Waning of protection against infection with severe acute respiratory syndrome coronavirus 2 (SARS-CoV-2) conferred by 2 doses of the BNT162b2 vaccine begins shortly after inoculation and becomes substantial within 4 months. With that, the impact of prior infection on incident SARS-CoV-2 reinfection is unclear. Therefore, we examined the long-term protection of naturally acquired immunity (protection conferred by previous infection) compared to vaccine-induced immunity.
A retrospective observational study of 124 500 persons, compared 2 groups: (1) SARS-CoV-2-naive individuals who received a 2-dose regimen of the BioNTech/Pfizer mRNA BNT162b2 vaccine, and (2) previously infected individuals who have not been vaccinated. Two multivariate logistic regression models were applied, evaluating four SARS-CoV-2-related outcomes—infection, symptomatic disease (coronavirus disease 2019 [COVID-19]), hospitalization, and death—between 1 June and 14 August 2021, when the Delta variant was dominant in Israel.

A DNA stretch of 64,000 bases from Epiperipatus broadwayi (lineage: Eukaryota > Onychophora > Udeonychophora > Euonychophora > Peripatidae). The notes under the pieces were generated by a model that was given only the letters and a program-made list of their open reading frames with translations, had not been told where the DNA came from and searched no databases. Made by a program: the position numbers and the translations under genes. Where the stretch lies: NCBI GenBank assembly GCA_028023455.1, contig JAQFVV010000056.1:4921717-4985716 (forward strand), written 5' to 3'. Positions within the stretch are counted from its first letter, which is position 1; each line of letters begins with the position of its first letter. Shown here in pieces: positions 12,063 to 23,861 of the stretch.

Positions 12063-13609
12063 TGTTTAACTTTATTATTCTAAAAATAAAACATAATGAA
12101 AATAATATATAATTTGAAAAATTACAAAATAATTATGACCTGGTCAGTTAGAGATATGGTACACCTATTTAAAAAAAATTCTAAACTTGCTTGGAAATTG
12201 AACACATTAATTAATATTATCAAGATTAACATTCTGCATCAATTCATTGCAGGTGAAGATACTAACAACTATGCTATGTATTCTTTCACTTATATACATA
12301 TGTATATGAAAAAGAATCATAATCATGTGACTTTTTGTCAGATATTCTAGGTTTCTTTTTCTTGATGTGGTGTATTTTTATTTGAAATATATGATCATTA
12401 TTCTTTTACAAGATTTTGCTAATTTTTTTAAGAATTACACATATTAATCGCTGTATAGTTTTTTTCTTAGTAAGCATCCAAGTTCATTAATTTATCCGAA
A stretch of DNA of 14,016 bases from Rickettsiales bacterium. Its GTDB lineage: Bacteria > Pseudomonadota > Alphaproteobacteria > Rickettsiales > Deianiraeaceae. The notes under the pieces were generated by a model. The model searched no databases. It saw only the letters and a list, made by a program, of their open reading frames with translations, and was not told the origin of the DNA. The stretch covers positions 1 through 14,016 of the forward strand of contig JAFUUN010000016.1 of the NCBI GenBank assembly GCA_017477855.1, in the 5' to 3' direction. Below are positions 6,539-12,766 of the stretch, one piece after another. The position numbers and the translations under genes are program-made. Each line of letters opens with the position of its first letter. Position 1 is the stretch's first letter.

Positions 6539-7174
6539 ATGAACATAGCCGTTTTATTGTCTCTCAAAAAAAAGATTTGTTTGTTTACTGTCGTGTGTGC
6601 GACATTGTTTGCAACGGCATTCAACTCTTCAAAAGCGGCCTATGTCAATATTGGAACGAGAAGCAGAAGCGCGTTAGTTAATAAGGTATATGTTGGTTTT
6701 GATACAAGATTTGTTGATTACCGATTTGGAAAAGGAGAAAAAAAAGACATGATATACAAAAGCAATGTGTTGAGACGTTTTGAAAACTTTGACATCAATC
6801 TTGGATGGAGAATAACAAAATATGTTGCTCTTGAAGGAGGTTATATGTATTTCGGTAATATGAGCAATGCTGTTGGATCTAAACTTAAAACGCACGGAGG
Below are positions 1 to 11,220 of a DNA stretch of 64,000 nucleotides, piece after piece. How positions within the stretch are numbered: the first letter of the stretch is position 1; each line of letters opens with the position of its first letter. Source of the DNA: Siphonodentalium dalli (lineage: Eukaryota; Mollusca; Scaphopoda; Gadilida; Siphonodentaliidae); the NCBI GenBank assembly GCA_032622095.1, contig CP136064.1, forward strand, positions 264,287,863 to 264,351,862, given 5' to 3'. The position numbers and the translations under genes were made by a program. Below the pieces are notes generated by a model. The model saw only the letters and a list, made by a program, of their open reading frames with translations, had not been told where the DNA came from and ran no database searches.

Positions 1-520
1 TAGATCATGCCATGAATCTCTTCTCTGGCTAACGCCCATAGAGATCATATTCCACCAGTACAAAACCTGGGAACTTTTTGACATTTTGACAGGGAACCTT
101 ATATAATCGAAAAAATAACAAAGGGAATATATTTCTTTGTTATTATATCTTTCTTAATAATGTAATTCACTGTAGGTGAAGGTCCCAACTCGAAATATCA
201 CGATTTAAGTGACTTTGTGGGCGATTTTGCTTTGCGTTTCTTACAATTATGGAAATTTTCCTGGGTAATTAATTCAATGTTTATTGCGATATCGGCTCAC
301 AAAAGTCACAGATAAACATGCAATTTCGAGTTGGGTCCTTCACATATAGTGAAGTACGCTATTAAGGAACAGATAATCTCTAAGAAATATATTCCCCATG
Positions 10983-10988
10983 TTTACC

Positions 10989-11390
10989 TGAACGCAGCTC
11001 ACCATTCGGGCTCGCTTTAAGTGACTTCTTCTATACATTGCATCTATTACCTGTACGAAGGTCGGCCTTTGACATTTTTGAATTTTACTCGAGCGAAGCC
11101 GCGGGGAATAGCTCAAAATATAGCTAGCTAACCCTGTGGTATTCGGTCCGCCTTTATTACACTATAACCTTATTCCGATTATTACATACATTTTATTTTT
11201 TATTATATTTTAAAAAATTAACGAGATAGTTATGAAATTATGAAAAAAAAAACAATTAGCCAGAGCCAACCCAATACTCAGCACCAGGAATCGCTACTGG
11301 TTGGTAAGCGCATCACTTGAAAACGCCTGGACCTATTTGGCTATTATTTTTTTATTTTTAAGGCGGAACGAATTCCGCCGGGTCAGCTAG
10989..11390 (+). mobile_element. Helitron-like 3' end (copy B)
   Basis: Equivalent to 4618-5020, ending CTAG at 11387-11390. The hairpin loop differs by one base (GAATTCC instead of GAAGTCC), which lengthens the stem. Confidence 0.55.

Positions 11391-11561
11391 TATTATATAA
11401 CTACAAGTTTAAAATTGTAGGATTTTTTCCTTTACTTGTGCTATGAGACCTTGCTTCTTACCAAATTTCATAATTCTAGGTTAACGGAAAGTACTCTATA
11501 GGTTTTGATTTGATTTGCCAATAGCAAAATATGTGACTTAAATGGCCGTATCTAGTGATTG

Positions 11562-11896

SARS-CoV-2-naive vaccinees had a 13.06-fold (95% confidence interval [CI], 8.08–21.11) increased risk for breakthrough infection with the Delta variant compared to unvaccinated-previously-infected individuals, when the first event (infection or vaccination) occurred during January and February of 2021. The increased risk was significant for symptomatic disease as well. When allowing the infection to occur at any time between March 2020 and February 2021, evidence of waning naturally acquired immunity was demonstrated, although SARS-CoV-2 naive vaccinees still had a 5.96-fold (95% CI: 4.85–7.33) increased risk for breakthrough infection and a 7.13-fold (95% CI: 5.51–9.21) increased risk for symptomatic disease.
Naturally acquired immunity confers stronger protection against infection and symptomatic disease caused by the Delta variant of SARS-CoV-2, compared to the BNT162b2 2-dose vaccine-indued immunity.